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Gary Novosielski

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Everything posted by Gary Novosielski

  1. RONR 12th ed. §35 covers the motions to Rescind and to Amend Something Previously Adopted.
  2. I'm not sure what the problem is. The board was supposed to appoint the chair and membership of this committee. It appointed the chair. So now it should appoint the members. Was there some rule somewhere that said it all had to be done in a single motion? I don't know of any. I am wondering why you have to "ask" for motions, rather than making them yourself. Is your board larger than about a dozen members? If not, then Small Board Rules would apply, and you as (presumably) the presiding officer would participate fully just as any other member, including making motions, participating in debate, and voting.
  3. My concern is that, based on the title, the questions may rest on the false assumption that a board "governs" the membership, when in reality the board is subordinate to the membership.
  4. And as a former school board member (not in Texas) don't be surprised if the voting thresholds vary depending on the particular nature of the question being considered. There's often not one rule for all votes.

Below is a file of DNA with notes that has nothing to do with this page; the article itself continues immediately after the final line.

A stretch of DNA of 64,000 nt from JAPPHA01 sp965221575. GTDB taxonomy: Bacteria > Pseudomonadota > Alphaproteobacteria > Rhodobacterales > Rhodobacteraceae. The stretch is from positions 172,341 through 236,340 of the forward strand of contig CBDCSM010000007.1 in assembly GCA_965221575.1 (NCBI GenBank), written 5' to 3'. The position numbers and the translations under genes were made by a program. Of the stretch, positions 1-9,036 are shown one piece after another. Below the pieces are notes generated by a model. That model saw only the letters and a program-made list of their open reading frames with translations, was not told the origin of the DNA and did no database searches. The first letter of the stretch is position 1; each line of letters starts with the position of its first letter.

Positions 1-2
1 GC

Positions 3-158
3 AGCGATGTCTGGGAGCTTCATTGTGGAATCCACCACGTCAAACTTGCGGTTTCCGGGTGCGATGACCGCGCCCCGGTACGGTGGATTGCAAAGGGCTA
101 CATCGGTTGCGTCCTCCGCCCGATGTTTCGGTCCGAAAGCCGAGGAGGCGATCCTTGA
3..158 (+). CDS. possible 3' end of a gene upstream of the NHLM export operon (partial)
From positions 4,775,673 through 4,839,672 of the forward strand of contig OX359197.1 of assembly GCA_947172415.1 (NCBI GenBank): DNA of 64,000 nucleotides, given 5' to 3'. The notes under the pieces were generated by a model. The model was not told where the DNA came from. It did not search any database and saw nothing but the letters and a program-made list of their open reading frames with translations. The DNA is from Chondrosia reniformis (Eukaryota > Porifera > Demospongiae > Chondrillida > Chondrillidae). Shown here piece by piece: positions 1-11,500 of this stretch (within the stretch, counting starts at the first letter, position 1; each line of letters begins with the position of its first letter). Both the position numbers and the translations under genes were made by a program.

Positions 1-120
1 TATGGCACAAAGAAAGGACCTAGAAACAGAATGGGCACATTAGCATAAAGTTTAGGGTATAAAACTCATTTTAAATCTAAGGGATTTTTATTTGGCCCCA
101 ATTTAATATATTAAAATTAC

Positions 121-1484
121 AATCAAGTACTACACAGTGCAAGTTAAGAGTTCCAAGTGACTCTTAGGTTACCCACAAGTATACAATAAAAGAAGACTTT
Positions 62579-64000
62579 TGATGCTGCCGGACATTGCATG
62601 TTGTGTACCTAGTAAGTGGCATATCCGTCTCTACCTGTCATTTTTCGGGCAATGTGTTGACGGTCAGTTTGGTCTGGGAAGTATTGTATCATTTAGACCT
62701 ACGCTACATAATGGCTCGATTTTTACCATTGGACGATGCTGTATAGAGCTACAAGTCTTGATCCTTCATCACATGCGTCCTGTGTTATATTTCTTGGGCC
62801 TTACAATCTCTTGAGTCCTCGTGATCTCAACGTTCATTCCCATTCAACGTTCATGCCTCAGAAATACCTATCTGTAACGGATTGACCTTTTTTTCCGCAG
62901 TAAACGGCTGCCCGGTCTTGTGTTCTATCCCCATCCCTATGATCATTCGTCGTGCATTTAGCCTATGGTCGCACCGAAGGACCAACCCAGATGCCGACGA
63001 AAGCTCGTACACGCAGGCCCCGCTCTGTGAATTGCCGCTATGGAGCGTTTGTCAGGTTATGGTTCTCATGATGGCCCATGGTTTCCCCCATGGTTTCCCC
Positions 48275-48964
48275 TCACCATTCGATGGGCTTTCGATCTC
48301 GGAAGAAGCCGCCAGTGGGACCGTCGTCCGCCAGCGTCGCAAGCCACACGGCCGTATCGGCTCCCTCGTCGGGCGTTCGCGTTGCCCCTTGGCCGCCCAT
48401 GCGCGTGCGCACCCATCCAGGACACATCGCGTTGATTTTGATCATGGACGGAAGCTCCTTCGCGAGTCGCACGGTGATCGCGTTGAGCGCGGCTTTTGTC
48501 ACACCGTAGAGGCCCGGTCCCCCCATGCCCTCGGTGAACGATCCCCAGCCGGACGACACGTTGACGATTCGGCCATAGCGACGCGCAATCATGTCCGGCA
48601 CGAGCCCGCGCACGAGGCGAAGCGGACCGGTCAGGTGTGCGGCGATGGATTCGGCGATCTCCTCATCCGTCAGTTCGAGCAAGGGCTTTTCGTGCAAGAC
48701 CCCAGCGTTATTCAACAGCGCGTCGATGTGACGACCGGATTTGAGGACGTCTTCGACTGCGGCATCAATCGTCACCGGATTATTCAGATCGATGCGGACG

5. I'm not at all clear what is meant by a "governing body" in the context of these questions, and I'm pretty sure it could affect the answers to them. If the rules in RONR apply, the "governing body" is the society itself. And the society itself comprises its members. There is no "governing body" superior to the general membership, unless you're actually talking about the civil government. And even then I'm not sure the phrase "governing body" accurately reflects the relationship. So who or what is this "governing body" you're referring to in your scenario?
  6. If the board specifies a period during which remarks from general members are heard, then in my view, once that period has ended the right of those persons to be heard has ended. I suppose it could be argued that the mere raising of one's hand is not disruptive, but it might be considered annoying, and in any case the person should not expect to be acknowledged. I don't believe the question was intended to encompass emergent events threatening life or property.